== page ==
All the 57 publicly elected Members of Parliament (MPs) are presently running helter-skelter reconciling their election expenditure as the Independent Electoral Commission (IEC) expect them to have submitted the reports not later than the 26th of this month.
The electoral act clearly states that, “within 90 days after the results of any election has been declared, every candidate at that election shall render to the returning officer a true return in such form as the Secretary may direct and verified by an affidavit,” reads section 87 of the act. The affidavit should show all the expenses which have been paid during the election campaign period and all the election expenses which are unpaid and undisputed.
The act further says, all money which, under the provisions of section 85, they are required to disclose in the return and the name of the person from whom he received such money. Minister for Presidential Affairs, Governance and Public Administration (MOPAPA) Kabo Morwaeng successfully moved as a matter of urgency for; “Honourable members to have submitted their returns on election expenses for the 2019 elections by the 26 January 2020.”
Failure by the members of the August house to submit will leave them with devastating consequences hence the MPs are racing against time to submit the reports. According to the act, in the case of a successful candidate at an election and the return has not been rendered within the period prescribed, candidate shall not thereafter sit or vote in the National Assembly until such return has been rendered. “A candidate who fails to comply with the provisions shall be guilty of an illegal practice unless such failure has been excused by a condoning order,” the act read in section 87.4.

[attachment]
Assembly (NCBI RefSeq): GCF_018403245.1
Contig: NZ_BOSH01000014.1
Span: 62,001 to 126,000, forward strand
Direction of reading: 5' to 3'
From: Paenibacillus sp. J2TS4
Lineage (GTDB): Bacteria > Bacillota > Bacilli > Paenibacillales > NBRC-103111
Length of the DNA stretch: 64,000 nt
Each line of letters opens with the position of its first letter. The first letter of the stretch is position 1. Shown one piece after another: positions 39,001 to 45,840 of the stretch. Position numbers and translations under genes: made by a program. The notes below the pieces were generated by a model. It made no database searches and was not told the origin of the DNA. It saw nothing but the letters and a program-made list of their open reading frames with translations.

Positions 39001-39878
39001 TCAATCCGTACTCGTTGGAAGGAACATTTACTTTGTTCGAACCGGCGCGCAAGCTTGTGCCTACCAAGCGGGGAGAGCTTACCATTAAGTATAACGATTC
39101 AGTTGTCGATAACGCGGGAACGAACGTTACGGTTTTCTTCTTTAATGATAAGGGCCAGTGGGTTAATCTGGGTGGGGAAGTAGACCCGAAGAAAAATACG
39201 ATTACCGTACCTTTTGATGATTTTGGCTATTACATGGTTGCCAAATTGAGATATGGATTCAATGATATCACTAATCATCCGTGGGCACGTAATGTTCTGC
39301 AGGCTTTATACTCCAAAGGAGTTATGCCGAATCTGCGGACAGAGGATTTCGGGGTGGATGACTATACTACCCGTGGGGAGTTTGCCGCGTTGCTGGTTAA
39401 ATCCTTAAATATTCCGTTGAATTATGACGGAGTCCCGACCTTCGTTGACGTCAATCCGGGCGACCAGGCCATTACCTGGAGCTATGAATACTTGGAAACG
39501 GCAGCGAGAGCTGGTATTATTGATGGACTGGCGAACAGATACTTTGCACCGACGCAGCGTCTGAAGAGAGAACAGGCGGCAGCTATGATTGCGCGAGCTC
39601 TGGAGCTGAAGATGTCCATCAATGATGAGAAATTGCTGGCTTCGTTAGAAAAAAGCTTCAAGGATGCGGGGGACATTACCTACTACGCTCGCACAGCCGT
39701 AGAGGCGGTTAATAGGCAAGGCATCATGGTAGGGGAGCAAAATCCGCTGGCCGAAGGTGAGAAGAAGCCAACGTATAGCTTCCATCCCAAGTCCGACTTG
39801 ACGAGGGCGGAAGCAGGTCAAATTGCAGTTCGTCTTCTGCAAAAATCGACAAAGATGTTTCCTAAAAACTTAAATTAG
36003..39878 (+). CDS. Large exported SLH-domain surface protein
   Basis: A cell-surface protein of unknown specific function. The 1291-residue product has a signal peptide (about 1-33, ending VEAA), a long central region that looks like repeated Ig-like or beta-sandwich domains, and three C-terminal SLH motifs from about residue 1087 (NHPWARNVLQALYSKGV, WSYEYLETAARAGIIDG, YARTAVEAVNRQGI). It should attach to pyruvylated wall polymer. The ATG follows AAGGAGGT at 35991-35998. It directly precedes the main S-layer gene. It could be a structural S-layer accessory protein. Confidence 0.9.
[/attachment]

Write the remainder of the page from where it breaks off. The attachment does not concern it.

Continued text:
Already legislators are busy trying to balance their books before submitting to the returning officer. Molepolole North MP Oarabile Regoeng has told this publication that they are busy at work not to miss the deadline but there are hiccups. “Some of us are still new and we were not conversant with some of these law or acts. For now I am trying to look for receipts and reconcile the numbers for submission. It is unfortunate we were told after elections it will be difficult but we will try to oblige by the act,” he said in an interview on Wednesday this week.
The electoral act says the election expenses of any candidate shall not exceed P50 000 and the MPs following the move by Minister Morwaeng to increase the expense to P2 million are ecstatic. “It has long been overdue for, it could have been long changed, nowadays no one can use that amount it is ridiculous and way too little to cover for the expense,” Regoeng added. Another legislator Ignatius Moswaane has also admitted that they will have to mind the clock as it is already late.
“We have been here for other parliamentary businesses that included swearing in of president and responding to the State of the Nation Address (SONA), so considering that we should have filed before the 26th, it is a tough order. You should listen to the MPs so that they don’t end up caught on the wrong side of the law for not submitting,” he pleaded. For now it is not yet clear as to whether all the legislators would have submitted their expense report then, but they are mindful of the repercussions awaiting them.
For the first time in the history of Botswana, the IEC will enforce the P50 000 campaign expenses ceiling on politicians, and those who exceed the threshold will be punished. Principal Elections Officer in Mogoditshane, Khumo Lebang last year cautioned the politicians that the statute has been in place but has never been implemented such that politicians were punished but this year the IEC will go that far.
“Candidates who win should know it in advance that the rule of law should be respected. Without submitted returns they will not debate in respective chambers – council and parliament,” he warned. Gaborone Bonnington South legislator Christian Greef has also lamented about the low money stipulated for the campaigns, but said he will surely submit before deadline.